Williamson late cut Ashley Nurse to the point boundary but it did give the folder Fabian Allen hope of catching it but the ball evaded him. He backed away from Cottrell and got an inside edge to keeper Shai Hope. Umpire Ian nGould wasn’t sure that the ball had carried so he reviewed it with the soft single being out. But the replay showed Hope had grounded it.
By now Williamson was in his grove and clipped Cottrell off his legs for a six over square leg. Williamson got too far a drive and the ball swirled in the air and was in the air for an age before Hope took the catch.
The West Indies won the toss and put New Zealand into bat bat the first time that New Zealand have batted first in this World Cup and they got off to a perfect start with a wicket with the first ball of the match. Cottrell had a dream afternoon, he took four wickets, two catches and created a run out. We saw plenty of his salute.
Opener Martin Guptill missed a full length ball from Cottrell and it hit his pad. The appeal was turned down and the West Indies reviewed which showed it to hitting. Four balls later the day got even better for the West Indies when Colin Munro missed a yorker and was bowled. It was only the second time in World Cup history that both openers have been dismissed for golden ducks.
Cottrell got his third wicket when Latham miscued a pull and the ball went nowhere apart from the air and Cottrell took a simple return catch. Jimmy Neesham was hit on the pads by Cottrell and Colin De Grandhomme set off for a single and was sent back but couldn’t beat Cottrell’s direct hit. For the fifth time we saw Cottrell’s salute but this time he was on one knee.
After adding 21 in two overs Neesham went for another big hit but found that man Cottrell at mid off. Mitchell Santner tried to hit final ball out of Manchester but found,yes Cottrell.
The West Indies chase almost mirrored the Kiwi’s innings,losing a couple of early wickets and then a century plus third wicket stand. They lost their first wicket when Hope chased a wide one from Boult and chopped on. Four overs later Nicholas Pooran top edged a pull off Boult and the ball went miles in the air and stumper Latham took a steeping catch.
Gayle and Shimron Hetmyer gave their fans and the neutrals but the match was turned by two balls from Ferguson. The big universe Gayle got into his stride by clipping Henry off his legs and smashed the next ball over mid wicket for six. In Henry’s next over Gayle top edged a pull and Boult ran from short fine leg but couldn’t take the catch. Gayle stood and delivered the next two balls for two sixes, the first over long on and the second over fine leg.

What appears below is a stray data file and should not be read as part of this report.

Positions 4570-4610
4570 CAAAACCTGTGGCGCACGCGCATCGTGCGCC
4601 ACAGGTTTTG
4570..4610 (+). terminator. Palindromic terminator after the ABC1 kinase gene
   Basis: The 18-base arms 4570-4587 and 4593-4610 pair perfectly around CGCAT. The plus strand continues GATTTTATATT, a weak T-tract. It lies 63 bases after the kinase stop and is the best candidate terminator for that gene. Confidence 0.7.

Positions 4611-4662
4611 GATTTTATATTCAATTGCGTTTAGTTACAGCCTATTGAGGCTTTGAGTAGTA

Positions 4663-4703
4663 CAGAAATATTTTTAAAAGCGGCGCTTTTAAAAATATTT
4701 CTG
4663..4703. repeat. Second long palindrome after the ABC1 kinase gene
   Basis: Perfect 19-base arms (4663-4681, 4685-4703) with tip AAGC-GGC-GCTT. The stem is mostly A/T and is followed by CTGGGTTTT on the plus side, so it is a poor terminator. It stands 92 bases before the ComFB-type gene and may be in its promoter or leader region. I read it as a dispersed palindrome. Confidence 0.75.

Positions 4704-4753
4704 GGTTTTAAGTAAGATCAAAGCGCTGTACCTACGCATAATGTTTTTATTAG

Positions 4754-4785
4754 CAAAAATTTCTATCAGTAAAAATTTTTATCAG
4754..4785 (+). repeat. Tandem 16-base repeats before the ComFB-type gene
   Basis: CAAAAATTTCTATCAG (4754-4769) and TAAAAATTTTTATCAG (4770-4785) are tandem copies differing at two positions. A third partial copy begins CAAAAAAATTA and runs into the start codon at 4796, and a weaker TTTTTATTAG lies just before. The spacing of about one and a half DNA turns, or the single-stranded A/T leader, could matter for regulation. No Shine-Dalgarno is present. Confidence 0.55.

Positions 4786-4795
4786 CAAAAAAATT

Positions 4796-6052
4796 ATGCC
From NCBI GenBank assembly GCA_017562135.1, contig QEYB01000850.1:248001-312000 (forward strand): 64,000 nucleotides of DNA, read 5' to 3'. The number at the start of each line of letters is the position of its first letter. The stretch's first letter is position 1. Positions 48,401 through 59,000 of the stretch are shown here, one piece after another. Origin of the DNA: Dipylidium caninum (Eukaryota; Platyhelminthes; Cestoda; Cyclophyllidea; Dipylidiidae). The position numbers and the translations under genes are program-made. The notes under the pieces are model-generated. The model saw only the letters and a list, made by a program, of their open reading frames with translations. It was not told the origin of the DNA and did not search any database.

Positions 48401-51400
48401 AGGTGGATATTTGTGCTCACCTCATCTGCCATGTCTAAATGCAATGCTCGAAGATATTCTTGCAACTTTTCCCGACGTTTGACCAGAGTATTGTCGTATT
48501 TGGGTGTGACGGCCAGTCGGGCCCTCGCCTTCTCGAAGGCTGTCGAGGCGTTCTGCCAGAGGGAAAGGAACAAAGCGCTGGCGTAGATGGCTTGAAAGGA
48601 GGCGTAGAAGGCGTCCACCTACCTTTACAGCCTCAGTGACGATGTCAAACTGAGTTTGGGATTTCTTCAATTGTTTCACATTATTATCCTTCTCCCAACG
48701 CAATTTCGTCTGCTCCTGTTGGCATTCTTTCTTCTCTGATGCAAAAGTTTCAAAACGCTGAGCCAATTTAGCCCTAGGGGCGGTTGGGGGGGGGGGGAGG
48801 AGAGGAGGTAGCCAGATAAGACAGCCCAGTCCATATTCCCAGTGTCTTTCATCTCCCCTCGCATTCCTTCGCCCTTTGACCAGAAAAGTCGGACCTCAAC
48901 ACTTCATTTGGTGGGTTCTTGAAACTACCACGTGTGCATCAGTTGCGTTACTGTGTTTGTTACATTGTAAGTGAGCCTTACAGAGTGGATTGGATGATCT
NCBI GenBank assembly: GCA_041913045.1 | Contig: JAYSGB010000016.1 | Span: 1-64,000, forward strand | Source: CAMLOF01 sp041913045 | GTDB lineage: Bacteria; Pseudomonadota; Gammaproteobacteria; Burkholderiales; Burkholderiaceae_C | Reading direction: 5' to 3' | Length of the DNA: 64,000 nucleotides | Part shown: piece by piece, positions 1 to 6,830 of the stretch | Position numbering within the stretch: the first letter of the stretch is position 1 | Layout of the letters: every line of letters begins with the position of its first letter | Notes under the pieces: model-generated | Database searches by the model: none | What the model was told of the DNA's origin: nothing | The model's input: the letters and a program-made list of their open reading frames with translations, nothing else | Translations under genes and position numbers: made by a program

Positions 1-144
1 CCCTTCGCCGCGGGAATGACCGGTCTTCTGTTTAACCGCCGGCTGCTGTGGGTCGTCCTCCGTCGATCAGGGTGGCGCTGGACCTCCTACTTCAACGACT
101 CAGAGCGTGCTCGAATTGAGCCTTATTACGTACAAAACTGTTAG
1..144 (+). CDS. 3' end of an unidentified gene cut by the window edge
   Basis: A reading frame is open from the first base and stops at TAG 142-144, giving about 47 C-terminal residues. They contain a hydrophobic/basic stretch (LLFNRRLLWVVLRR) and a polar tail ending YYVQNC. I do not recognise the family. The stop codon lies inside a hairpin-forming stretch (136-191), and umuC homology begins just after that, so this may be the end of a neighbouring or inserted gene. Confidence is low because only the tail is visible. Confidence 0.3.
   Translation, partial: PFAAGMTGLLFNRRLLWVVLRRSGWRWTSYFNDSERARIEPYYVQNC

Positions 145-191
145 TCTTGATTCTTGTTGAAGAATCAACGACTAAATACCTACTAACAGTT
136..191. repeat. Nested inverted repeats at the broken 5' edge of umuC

In their first powerplay the West Indies scored 59 compared to New Zealand’s 30 as Gayle and Hetmyer added 39 in three overs. Their fifty partnership came off 29 balls with two sixes and eight fours.
After nearly been cut in two by two balls from Neesham, Gayle cut the next ball over short third man to the boundary to bring up his fifty from 51balls and included three sixes and five fours.
Consecutive boundaries from Hetmyer off Henry brought up the West Indies hundred up in the 17th over. In the next over Gayle on 59 was dropped by Henry off Santner at deep backward square. Two balls later he thrashed Santner to the mid wicket boundary going through Munro’s hands.
Gayle hit consecutive sixes off Santner over long on, the first one brought up the hundred partnership off 80 balls with four sixes and 13 fours.
Hetmyer also got into the act by clipping Ferguson of his legs for a six over backward square leg to bring up his second fifty of the tournament. His fifty came from 42 balls with eight fours and that six.
Ferguson came back and broke the partnership and changed the match. After adding 122 in 97 balls Hetmyer backed away from Ferguson to cut his slower ball but it clipped his off bail.
Holder tried to drive the next ball but didn’t move his feet and Latham took a low catch. Brathwaite survived the hat trick ball which was short and had to get up to play it down. He died the next ball short and wide off Taylor at slip and it ran to the boundary.
Gayle went for another six but got an outside edge to De Grandhomme’s slower ball and it was in the air for an age before Boult took the catch on the long on boundary. His 87 came from 84 balls and hit six sixes and eight fours.
Williamson replaced Ferguson with Boult and he struck with his second ball. He cramped Nurse up for room who gloved a bouncer and Latham took a diving catch to his left.
Boult took his fourth wicket three balls later when the injured Lewis pulled him to Neesham on the square leg boundary looking into the setting sun. The West Indies had lost five wickets for 22 in 28 balls and the match looked over. After hitting 59 in their first 10 overs, in the next 10 overs they added 71 without losing a wicket and from the 20th to the 30th they only scored another 38 and lost five wickets.
June 24, 2019 6:39 pm